Conclusions. Decrease in L-ASPA activity in children treated for ALL was not associated with outcome deterioration but was significant risk factor of hypersensitivity to this drug.
L-asparaginase (L-ASPA) is one of the basic agents in the treatment of acute lymphoblastic leukemia (ALL). Efficacy of L-ASPA therapy is related to the grade and duration of asparagine decrease in serum and cerebrospinal fluid (CSF), which depends on the enzyme activity. Activity above 100 IU/l, assuring complete asparagine depletion, is concerned as therapeutic (1). Although, total removal of asparagine was observed in some patients with L-ASPA activity below 100 IU/l (2-4).
L-ASPA as a protein of bacterial origin can cause development of antibodies, which leads to allergy with local or generalized symptoms (5-7), or to inactivation of the enzyme and shortening of its half-life without symptoms of hypersensitivity (“silent inactivation”) (5-9). The reported frequency of anti-asparaginase antibodies is variable and ranges up to 70% (7-10). The frequency of hypersensitivity reactions ranges from 0 to 45% (7-10). Incidence of the hypersensitivity reaction depends on preparation of L-ASPA, doses, way of administration, number of L-ASPA administrations during one treatment phase (4-7, 9, 11-13). It is recommended to change L-ASPA preparation when hypersensitivity or silent inactivation occurs. Conflicting data exist regarding influence of immunologic reaction to L-ASPA on the treatment outcome (7, 14-17). Effects of the hypersensitivity can be minimized by fast switching to another preparation after allergy occurrence (7).
The aim of the study was analysis of the influence of decrease of L-ASPA activity and allergic reaction to this drug on the treatment outcome in children treated for ALL.
Material and methods
Ninety seven children with ALL began the treatment according to the international protocol ALL IC-BFM-2002 in the Department of Pediatric Oncology and Hematology in the Children’s University Hospital in Cracow from 1th June 2005 to 31th October 2008. Eighty seven patients were eligible to the study (10 were excluded because not enough blood samples were available for L-ASPA activity measurement). General characteristic of the analyzed children is shown in table 1.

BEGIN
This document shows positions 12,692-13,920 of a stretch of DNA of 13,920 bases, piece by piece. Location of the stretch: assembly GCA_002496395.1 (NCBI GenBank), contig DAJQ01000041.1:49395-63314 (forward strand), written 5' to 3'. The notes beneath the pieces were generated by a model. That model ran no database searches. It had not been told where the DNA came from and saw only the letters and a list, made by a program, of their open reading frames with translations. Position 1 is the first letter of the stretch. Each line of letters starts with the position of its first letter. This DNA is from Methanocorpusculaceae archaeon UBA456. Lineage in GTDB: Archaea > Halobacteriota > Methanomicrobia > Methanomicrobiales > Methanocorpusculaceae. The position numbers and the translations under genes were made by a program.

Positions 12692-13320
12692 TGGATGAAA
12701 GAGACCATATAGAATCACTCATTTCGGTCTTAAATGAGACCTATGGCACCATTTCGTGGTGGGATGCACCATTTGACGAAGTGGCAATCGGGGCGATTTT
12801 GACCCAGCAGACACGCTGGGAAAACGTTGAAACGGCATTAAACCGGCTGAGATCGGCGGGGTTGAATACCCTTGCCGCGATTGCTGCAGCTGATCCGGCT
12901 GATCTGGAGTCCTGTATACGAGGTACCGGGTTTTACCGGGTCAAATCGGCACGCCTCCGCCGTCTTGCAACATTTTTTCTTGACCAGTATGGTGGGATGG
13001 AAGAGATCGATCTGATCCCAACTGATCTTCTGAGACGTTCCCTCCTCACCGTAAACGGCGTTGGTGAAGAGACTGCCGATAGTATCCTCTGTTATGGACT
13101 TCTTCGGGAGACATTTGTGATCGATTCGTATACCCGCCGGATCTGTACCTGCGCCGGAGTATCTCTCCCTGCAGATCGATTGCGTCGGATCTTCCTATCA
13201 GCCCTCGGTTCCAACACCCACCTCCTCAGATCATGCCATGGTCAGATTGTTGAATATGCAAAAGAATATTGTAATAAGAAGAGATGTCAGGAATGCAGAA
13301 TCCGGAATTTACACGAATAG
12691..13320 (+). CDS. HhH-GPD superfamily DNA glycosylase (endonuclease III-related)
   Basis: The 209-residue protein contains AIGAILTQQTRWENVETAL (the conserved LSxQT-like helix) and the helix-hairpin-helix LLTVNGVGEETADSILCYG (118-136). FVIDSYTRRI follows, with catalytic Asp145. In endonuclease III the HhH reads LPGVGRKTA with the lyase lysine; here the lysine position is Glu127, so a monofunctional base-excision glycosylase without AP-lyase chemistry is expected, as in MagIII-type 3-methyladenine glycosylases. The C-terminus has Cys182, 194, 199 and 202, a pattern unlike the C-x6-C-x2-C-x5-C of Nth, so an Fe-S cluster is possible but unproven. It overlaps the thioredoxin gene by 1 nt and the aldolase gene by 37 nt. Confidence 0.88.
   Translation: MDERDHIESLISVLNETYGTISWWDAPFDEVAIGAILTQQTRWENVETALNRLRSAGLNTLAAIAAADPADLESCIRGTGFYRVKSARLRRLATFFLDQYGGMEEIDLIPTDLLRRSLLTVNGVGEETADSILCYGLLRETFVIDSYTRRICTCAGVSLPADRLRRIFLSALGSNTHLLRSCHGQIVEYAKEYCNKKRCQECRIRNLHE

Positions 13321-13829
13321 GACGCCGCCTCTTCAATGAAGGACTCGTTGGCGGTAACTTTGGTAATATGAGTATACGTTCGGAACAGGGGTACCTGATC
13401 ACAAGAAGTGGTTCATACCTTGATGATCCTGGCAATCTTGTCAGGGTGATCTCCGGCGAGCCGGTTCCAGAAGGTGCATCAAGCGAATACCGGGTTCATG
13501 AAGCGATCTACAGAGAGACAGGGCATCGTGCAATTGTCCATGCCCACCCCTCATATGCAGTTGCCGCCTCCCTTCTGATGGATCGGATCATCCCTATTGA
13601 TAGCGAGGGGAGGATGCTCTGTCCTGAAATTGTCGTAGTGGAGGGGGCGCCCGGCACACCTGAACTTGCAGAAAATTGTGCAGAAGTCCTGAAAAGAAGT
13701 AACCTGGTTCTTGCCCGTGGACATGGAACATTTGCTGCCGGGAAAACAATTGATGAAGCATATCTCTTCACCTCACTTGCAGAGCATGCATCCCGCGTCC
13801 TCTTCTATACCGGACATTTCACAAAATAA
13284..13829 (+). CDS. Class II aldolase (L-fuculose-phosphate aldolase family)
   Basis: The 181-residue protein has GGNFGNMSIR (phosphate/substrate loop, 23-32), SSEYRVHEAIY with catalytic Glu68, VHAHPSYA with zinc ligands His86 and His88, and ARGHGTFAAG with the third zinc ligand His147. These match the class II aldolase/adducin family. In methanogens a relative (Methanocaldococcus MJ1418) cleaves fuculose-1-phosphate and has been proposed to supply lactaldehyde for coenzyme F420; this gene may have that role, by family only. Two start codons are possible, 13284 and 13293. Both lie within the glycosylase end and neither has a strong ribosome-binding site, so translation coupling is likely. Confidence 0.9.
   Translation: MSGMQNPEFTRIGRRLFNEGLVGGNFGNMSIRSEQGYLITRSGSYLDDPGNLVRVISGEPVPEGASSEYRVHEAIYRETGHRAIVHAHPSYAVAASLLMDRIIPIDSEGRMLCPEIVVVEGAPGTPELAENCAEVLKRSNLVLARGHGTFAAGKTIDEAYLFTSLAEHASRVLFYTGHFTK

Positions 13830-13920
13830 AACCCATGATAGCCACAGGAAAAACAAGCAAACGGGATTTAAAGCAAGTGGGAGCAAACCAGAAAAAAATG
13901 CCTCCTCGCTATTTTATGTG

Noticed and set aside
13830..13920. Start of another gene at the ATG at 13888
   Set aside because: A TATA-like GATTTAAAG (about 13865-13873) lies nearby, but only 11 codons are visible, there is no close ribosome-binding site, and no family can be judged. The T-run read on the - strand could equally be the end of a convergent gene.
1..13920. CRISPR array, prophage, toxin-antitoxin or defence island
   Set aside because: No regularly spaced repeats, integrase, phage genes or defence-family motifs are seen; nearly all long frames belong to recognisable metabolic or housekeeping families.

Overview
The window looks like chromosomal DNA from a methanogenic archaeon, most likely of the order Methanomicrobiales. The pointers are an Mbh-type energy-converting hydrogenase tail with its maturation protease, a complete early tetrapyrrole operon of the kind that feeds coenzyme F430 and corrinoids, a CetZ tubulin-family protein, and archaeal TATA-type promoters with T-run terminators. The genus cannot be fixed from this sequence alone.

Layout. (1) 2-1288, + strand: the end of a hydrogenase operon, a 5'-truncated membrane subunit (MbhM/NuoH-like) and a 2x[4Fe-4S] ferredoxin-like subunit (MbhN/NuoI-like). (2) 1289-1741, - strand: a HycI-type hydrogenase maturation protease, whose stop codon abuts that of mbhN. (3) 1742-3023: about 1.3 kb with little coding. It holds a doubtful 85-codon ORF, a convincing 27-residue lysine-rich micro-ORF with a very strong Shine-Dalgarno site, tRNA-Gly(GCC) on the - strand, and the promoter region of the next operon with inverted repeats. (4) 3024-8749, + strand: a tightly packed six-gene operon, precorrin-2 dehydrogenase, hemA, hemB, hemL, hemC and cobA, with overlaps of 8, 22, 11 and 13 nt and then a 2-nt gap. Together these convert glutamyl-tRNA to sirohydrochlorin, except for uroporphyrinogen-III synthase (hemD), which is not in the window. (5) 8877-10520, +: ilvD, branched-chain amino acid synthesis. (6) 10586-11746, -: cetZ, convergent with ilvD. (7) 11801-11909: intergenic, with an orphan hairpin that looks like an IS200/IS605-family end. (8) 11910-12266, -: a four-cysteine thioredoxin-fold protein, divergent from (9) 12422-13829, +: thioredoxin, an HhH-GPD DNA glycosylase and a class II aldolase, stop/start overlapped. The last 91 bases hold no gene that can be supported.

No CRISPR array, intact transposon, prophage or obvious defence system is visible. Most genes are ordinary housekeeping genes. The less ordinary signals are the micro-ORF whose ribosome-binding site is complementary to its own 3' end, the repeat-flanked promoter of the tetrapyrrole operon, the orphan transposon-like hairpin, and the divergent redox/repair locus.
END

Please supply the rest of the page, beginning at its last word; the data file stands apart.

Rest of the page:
Table 1. Clinical characteristics of the 87 patients with acute lymphoblastic leukemia analyzed in the study.
|Number of patients (percentage)||71 (81.6)||3 (3.4)||2 (2.3)||11 (12.7)||87 (100)|
|Age: median (range)|
| ||Number of patients (percentage)|
|SRG||25 (35)||1 (33)||2 (100)||0||28 (32)|
|IRG||31 (44)||2 (67)||0||7 (64)||40 (46)|
|HRG||15 (21)||0||0||4 (36)||19 (22)|
|Down syndrome||4 (5.6)||0||0||0||4 (4.6)|
|HSCT in the treatment of first line||2 (2.8)||0||0||3 (27)||5 (5.7)|
|Relapses||10 (14)||1 (33)||0||0||11 (12.6)|
|Progression before remission||1 (1.4)||0||0||0||1 (1.1)|
|Lasting first remission||59 (83)||2 (67)||1 (50)||10 (91)||72 (82.7)|
|Lasting second remission||4 (5.6)||0||0||0||4 (4.6)|
– of ALL
– of toxicities
Observation was finished on 31th December 2013. Median follow-up was 87 months (range: 62-102 months). On the day of the finish of observation 72 patients remained in first complete remission (I CR), lasting 60-100 (median 82) months.
L-ASPA was administrated during induction (Protocol I), reinduction (Protocols II and III) and HR cycles (tab. 2). Blood for L-ASPA activity test was collected before each administration of the drug during Protocol I. Plasma was centrifuged and frozen in -80°C till examination. L-ASPA activity was assessed using MAAT test (Medac Asparaginase-Aktivitäts-Test) test in the Department of Clinical Biochemistry of the Polish-American Institute of Pediatrics (Jagiellonian University Medical College, Kraków). For each patient average value of L-ASPA activity in induction was counted, and this value was used in specified analysis.